“Families may be coming together because of the economy,” says Donna Butts, executive director of Generations United, “but they’re staying together because it helps them all.”

Jason Ng, 38, his girlfriend, Jamie Sonoda, 30, and their 20-month-old baby, Addison, live in a home he and his parents rebuilt on their property in Aiea, Hawaii. His mother, Karen, 64, has dubbed the den “the nest,” because she and her husband, Melvin, 69, have private space to watch TV. The two couples split bills equally: mortgage, utilities and groceries. Karen and Melvin adore caring for their granddaughter during the week when Jason and Jamie are at work, and don’t charge the new parents.

“I dream of having my own house, but the land in Hawaii is expensive,” says Jason. “If I moved where it’s cheaper I’d have a 1.5-hour commute. I love where I grew up, and a comparable house goes for $700,000 to $800,000. We got everything we wanted for $500,000 and split that. And we live in the same house as my parents, so if there’s an emergency, I’m right here.”

Then, the challenges

But the multigenerational housing scenario is not so rosy for everyone. Family friction, strain on spouses, and less opportunity for work and personal time are very real concerns.

Kris Radjewski’s 92-year-old mother-in-law has lived with her, Kris’ husband, Ed, 55, and their 14-year-old daughter, Lexi, in Lake Hopatcong, N.J., for 13 years. The elder Mrs. Radjewski has taken over the family room in the basement, where Kris’ older daughter, now away at school, would entertain friends. Now Lexi feels she has no space for hers. “She’s fed up and wants her life back,” says Kris, 50. “My daughter needs her mom, and I’m either working or taking care of Grandma.”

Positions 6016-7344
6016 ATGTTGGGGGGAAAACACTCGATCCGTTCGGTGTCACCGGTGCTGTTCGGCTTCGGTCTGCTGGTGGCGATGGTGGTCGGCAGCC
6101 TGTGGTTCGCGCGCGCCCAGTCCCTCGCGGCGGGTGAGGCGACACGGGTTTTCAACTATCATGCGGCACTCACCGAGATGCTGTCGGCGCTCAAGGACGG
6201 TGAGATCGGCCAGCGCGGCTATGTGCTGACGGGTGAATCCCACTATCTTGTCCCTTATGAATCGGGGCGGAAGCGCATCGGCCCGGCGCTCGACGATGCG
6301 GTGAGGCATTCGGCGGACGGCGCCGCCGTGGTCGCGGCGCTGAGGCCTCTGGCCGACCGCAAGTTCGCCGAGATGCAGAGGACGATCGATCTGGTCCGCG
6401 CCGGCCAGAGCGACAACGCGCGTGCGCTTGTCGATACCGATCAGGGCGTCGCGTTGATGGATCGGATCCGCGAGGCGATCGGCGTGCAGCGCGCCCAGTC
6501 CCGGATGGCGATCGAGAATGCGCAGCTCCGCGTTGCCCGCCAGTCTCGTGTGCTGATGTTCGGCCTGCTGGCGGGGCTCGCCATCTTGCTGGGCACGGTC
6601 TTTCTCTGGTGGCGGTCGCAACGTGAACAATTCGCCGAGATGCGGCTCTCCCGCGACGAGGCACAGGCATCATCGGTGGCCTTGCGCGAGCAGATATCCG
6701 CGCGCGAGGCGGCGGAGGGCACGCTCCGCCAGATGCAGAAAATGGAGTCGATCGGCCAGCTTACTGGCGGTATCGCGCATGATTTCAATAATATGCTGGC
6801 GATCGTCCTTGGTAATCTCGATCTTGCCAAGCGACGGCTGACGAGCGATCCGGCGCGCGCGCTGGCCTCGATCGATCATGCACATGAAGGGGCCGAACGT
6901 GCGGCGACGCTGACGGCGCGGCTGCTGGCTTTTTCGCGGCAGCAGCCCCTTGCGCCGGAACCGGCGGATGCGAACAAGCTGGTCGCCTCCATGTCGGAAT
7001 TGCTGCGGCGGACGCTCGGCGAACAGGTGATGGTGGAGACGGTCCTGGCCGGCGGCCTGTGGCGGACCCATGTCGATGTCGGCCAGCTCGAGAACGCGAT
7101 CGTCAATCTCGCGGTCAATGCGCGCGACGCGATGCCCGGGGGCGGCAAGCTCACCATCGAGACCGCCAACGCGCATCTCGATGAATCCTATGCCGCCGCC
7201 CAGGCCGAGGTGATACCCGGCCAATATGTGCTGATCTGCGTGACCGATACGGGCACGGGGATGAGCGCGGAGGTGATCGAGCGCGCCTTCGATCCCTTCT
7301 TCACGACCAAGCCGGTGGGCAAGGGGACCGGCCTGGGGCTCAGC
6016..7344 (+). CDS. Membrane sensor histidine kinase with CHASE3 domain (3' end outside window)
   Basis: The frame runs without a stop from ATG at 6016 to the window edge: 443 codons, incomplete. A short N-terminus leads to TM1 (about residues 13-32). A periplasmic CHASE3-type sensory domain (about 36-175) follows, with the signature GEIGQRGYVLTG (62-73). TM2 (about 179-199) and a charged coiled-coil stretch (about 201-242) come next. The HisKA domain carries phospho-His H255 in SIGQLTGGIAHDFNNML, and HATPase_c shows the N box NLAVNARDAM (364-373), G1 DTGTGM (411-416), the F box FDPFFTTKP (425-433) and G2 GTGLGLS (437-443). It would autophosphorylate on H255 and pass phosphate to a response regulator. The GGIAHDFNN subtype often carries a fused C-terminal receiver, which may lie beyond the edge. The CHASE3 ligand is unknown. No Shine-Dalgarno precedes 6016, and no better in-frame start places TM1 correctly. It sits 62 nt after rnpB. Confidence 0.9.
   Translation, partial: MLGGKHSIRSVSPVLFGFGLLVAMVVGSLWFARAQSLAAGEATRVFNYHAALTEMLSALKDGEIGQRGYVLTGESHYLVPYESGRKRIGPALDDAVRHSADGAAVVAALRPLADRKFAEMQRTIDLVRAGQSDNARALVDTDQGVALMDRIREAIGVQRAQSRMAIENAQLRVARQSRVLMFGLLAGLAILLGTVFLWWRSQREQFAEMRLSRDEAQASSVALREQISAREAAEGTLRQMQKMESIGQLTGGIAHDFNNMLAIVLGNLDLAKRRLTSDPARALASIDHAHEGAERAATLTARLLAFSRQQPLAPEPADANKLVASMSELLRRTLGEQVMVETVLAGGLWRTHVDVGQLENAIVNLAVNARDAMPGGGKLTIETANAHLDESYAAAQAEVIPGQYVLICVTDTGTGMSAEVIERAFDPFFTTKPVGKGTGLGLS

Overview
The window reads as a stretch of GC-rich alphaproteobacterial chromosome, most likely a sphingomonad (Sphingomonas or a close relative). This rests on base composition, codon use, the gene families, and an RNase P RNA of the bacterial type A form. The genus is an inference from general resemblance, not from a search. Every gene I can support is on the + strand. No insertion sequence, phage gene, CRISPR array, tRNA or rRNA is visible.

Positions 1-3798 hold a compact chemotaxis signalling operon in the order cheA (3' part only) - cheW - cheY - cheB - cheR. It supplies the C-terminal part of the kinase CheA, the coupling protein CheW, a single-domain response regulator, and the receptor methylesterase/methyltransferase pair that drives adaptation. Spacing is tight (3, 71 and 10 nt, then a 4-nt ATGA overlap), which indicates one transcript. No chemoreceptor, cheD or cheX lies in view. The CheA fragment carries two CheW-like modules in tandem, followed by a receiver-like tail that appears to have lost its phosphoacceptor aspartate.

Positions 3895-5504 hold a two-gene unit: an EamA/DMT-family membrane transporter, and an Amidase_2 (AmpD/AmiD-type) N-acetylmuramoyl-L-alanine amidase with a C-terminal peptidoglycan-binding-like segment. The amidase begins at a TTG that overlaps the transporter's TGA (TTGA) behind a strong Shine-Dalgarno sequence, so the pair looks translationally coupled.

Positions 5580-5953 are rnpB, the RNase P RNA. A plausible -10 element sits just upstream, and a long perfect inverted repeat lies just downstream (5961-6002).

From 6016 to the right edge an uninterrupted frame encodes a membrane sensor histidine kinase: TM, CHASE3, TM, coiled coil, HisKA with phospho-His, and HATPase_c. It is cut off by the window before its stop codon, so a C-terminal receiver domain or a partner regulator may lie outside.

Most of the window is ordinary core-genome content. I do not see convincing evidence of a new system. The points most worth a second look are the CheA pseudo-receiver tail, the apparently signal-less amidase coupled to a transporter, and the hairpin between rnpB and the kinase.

Ofelia Ramirez, 37, a housecleaner from Kyle, Texas, can relate. She has the 24/7 company of her husband, 42, her children, ages 16, 14, 7 and 6, and her 80-year-old mother-in-law. “The kids like having her around and we get to share a lot of memories,” says Ramirez. The downside is unsolicited advice about how to raise her children and feeling she can’t have their own friends over for dinner. And yet, on days her mother-in-law is not around, “it feels like somebody is missing.”

Ellen Lewis, 49, of Leonardtown, Md., describes having her mom, now 78, live with her, her second husband and her four kids, ages 10 to 20, as “not bliss, but it’s not hellish either.”

Lewis, who owns two knitting shops, says her parents (her dad died in 2001) were incredibly helpful when she was raising her kids, dealing with a failing first marriage and then dating her future husband. “But the dynamic has changed a lot over the years. You can’t look at this as an equal relationship,” she says. “It’s OK. It’s my time to take care of her. I have to remember the good times. I don’t want to see her in a nursing home.”